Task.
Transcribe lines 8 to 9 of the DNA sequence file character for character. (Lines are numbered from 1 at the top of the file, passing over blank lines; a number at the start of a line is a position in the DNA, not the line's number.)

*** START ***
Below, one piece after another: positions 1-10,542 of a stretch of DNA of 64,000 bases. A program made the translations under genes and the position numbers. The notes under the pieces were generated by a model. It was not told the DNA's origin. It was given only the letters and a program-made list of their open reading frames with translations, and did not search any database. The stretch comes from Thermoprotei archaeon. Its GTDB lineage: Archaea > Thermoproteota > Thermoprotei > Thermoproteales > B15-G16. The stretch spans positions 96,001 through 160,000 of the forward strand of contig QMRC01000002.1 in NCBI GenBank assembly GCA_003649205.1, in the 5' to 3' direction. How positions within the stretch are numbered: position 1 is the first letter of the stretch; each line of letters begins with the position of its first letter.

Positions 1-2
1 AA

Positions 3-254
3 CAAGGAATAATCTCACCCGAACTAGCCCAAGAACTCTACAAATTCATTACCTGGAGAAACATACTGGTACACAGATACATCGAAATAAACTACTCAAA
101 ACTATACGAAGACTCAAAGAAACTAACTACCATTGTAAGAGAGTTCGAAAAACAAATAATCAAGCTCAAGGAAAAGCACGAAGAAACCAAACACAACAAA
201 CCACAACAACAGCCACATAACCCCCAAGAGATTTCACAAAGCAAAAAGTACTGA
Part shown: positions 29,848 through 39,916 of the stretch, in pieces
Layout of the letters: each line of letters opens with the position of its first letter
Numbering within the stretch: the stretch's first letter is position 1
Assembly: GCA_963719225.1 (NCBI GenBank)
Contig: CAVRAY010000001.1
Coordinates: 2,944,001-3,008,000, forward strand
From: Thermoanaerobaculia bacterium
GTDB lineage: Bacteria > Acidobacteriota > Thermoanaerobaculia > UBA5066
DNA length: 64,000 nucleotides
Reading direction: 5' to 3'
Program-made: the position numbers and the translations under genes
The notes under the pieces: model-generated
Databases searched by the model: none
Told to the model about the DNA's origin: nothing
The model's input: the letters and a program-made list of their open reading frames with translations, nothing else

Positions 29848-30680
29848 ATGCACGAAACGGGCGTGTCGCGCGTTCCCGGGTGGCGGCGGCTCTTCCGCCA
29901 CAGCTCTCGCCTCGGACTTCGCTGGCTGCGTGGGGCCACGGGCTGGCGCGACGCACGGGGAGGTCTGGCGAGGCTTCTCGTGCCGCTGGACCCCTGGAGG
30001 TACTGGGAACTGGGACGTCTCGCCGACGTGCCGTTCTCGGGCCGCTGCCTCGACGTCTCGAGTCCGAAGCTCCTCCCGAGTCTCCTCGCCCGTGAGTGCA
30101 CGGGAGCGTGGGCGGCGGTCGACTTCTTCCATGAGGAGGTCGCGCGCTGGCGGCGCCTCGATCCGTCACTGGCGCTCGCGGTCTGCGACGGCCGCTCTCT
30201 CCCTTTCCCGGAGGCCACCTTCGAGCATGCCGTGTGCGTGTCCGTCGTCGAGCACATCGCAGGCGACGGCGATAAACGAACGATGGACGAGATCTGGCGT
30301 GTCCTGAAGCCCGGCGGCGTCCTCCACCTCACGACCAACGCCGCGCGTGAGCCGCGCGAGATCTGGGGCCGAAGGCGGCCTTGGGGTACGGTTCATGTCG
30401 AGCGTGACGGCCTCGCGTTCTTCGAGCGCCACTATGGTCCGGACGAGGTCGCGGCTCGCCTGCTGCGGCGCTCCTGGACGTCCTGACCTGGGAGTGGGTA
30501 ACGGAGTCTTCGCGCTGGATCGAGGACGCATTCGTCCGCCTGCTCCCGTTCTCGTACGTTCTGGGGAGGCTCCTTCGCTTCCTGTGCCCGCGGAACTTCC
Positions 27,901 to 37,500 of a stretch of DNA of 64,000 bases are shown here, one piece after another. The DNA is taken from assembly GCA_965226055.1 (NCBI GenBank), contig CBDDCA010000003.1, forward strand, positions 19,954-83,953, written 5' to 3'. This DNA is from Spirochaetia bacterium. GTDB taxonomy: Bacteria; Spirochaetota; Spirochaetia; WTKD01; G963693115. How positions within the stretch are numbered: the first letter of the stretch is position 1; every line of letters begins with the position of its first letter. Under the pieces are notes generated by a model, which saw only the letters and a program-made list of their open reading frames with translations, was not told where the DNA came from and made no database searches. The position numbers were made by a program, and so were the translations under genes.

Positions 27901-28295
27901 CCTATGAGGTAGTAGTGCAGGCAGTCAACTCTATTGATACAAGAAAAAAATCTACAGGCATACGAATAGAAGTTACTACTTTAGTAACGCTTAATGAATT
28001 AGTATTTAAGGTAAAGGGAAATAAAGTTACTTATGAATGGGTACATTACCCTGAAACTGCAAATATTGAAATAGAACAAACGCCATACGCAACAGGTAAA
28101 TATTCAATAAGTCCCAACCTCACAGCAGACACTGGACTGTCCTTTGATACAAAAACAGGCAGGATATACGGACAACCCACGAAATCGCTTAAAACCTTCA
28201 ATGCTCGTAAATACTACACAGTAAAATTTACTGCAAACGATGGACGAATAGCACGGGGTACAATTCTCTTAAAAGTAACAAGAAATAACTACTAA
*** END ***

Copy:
Part shown: positions 29,848 through 39,916 of the stretch, in pieces
Layout of the letters: each line of letters opens with the position of its first letter